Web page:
Understanding the Estate Planning Process
It is common for people to put off planning their estates. After all, no one wants to anticipate his or her own death. In addition, many people may believe that only the wealthy require estate planning or that all that is involved is tax planning, which can be done “later.” They may well be wrong on both counts.
Your level of wealth and the ultimate tax consequences of your estate become secondary to the planning and care of your family and other heirs.
A well-structured estate plan can be invaluable. Through it you can control the distribution of your assets and possessions, as well as name guardians for your children or plan care for other dependents. While the estate planning process can raise some difficult emotional and personal issues, your heirs will be glad you did it, and you will know that your wishes are assured.
How to Begin?
Your first step should be to assemble a competent, professional estate planning team. Your attorney, financial professional, insurance agent, bank trust officer, and/or accountant are all possible members of your team, depending on the size and complexity of your estate.
They can help you complete an analysis of your current estate by looking at your financial position as of today and helping you analyze your family’s needs for the future. Does a family member have special needs or require medical attention? How much will an education cost when your children reach college age? How will your family’s overall cost-of-living requirements change? How will estate taxes affect your assets as they are currently held? The answers to these questions can help you develop an estate plan that will adequately provide for your family’s needs.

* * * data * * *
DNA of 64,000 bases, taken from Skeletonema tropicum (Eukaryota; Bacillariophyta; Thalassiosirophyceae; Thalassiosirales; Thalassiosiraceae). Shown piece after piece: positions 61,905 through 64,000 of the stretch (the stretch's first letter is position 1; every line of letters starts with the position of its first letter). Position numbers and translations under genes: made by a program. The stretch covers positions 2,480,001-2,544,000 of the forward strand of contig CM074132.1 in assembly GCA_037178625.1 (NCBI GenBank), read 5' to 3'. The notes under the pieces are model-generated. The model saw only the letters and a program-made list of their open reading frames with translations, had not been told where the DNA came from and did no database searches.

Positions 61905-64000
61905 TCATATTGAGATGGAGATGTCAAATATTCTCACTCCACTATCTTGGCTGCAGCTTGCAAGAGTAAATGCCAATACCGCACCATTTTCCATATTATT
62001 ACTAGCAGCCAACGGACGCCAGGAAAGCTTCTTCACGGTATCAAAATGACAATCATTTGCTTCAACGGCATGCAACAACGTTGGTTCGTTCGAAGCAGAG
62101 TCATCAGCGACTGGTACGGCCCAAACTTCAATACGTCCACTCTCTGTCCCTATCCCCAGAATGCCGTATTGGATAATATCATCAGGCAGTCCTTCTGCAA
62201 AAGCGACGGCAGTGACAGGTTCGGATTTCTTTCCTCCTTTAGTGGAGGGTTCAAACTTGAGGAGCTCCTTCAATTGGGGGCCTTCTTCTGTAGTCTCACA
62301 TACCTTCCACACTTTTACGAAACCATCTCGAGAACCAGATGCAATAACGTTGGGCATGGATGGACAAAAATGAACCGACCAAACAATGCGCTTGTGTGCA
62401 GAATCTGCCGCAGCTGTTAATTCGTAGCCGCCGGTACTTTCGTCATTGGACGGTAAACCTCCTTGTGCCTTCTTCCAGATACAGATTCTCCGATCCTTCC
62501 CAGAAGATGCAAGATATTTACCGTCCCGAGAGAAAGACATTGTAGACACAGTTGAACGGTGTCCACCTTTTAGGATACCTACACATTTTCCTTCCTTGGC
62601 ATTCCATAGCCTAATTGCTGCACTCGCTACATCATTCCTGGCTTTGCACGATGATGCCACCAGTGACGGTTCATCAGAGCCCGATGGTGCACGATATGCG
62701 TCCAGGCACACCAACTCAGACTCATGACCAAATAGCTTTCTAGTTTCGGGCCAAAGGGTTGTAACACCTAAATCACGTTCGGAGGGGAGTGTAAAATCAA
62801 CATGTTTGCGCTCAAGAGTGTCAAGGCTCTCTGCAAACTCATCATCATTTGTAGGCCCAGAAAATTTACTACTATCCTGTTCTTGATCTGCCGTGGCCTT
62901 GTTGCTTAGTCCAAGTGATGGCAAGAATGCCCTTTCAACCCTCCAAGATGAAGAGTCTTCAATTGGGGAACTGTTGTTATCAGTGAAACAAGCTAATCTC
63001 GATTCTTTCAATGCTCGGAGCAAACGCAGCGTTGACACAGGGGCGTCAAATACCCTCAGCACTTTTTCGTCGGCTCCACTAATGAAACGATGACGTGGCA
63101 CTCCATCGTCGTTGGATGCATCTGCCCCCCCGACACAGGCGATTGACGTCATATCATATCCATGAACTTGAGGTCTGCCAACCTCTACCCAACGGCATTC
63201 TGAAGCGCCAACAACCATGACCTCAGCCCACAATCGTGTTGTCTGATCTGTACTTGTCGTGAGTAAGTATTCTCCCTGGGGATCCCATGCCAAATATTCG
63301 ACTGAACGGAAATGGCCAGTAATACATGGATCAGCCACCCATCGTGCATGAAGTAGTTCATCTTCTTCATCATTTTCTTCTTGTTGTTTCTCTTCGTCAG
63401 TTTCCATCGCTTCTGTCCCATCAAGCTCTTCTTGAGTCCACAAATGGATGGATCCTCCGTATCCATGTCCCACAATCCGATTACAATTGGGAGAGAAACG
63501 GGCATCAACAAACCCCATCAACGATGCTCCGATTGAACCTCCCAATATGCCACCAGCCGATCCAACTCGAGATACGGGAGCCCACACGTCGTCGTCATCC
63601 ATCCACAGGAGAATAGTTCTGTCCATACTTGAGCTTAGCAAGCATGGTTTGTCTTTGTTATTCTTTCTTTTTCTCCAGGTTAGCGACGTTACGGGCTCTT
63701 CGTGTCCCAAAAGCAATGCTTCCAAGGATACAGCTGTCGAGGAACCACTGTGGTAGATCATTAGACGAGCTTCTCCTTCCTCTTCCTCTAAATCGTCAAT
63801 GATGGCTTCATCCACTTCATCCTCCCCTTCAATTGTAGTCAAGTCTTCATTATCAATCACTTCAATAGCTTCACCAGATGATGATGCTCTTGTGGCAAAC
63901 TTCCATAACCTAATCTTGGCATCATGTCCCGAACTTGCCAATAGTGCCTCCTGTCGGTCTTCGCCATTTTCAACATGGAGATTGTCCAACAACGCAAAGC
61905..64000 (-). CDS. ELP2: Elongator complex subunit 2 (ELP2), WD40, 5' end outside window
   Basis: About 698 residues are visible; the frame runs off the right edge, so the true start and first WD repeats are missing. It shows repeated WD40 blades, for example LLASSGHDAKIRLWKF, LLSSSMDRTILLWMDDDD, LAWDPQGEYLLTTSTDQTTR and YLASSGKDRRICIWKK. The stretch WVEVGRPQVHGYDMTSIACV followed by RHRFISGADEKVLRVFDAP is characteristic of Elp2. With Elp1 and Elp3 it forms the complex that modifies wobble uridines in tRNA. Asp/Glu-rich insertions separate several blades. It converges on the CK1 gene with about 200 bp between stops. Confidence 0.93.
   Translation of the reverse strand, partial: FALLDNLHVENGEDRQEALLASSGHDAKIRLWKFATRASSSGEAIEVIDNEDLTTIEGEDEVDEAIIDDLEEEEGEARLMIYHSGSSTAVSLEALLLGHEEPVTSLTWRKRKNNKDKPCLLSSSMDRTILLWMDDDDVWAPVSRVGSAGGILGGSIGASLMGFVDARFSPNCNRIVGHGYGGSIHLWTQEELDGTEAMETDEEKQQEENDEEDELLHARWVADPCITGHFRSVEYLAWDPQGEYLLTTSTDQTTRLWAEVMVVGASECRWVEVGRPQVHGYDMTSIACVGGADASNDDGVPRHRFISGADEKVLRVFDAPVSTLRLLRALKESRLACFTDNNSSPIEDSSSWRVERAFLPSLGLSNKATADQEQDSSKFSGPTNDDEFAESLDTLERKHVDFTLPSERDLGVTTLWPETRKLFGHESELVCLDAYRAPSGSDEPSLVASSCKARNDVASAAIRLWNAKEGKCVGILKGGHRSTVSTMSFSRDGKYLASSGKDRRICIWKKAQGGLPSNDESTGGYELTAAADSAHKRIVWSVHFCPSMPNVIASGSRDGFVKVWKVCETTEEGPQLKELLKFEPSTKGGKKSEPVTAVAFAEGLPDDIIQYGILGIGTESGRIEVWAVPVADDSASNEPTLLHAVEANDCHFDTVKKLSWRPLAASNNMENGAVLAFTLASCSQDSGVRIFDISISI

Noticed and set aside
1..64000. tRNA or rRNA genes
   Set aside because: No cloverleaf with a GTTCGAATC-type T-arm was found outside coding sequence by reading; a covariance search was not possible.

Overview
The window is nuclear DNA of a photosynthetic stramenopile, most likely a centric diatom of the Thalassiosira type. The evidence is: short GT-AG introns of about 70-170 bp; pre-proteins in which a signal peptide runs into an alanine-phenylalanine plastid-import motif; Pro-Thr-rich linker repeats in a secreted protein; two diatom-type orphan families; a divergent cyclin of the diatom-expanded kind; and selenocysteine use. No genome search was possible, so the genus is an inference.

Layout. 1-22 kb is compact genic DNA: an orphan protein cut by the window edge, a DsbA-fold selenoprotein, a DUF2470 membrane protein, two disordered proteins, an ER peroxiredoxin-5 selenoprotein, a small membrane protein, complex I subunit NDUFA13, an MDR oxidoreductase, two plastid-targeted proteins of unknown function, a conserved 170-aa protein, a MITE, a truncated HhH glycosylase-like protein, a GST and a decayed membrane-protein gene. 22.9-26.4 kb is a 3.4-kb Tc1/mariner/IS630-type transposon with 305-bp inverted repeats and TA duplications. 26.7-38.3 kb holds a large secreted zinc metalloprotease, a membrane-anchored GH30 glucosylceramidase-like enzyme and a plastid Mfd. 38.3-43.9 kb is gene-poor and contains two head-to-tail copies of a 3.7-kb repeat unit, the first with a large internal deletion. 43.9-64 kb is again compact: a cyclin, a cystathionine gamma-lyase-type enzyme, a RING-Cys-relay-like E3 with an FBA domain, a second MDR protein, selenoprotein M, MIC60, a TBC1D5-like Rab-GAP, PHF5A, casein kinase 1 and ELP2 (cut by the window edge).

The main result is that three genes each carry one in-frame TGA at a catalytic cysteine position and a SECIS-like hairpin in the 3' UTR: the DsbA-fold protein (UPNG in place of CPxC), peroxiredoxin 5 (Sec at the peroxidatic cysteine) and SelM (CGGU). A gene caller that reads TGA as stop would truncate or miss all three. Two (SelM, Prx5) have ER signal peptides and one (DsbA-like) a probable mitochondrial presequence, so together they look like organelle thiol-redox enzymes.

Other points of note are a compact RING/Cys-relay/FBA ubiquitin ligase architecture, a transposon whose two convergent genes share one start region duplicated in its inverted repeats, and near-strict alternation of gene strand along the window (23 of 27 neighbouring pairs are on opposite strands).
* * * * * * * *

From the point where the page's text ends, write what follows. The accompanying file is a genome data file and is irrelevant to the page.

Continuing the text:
What Information Should Be Gathered?
A thorough estate analysis requires gathering any and all materials involving current or future income, property ownership, insurance, and legal arrangements already in place. This includes records of the following:
- Current income from employment and all investments
- Any expected deferred compensation
- All retirement benefits, from Social Security (including survivors’ benefits), IRAs, pensions, and profit-sharing plans
- Investment documents, certificates, passbooks, etc.
- Deeds to primary and vacation residences
- Personal property
- Life insurance policies of which you are the owner, the insured, or the beneficiary
- Trust agreements, if any
- Your will, if you have one
Current and expected debts and obligations, including mortgage and loan balances, real estate
liens, taxes payable, consumer debts, and estimates of funeral costs and estate settlement expenses
Once assembled, a complete analysis can begin, giving you the basis for a comprehensive estate plan.
Steps to Estate Preservation
If you begin planning in a timely fashion, there are methods that may allow you to take steps to preserve your estate and minimize estate taxation while satisfying both the Internal Revenue Service (IRS) and the courts. You can also potentially save your heirs needless effort and expense. Consider the following steps: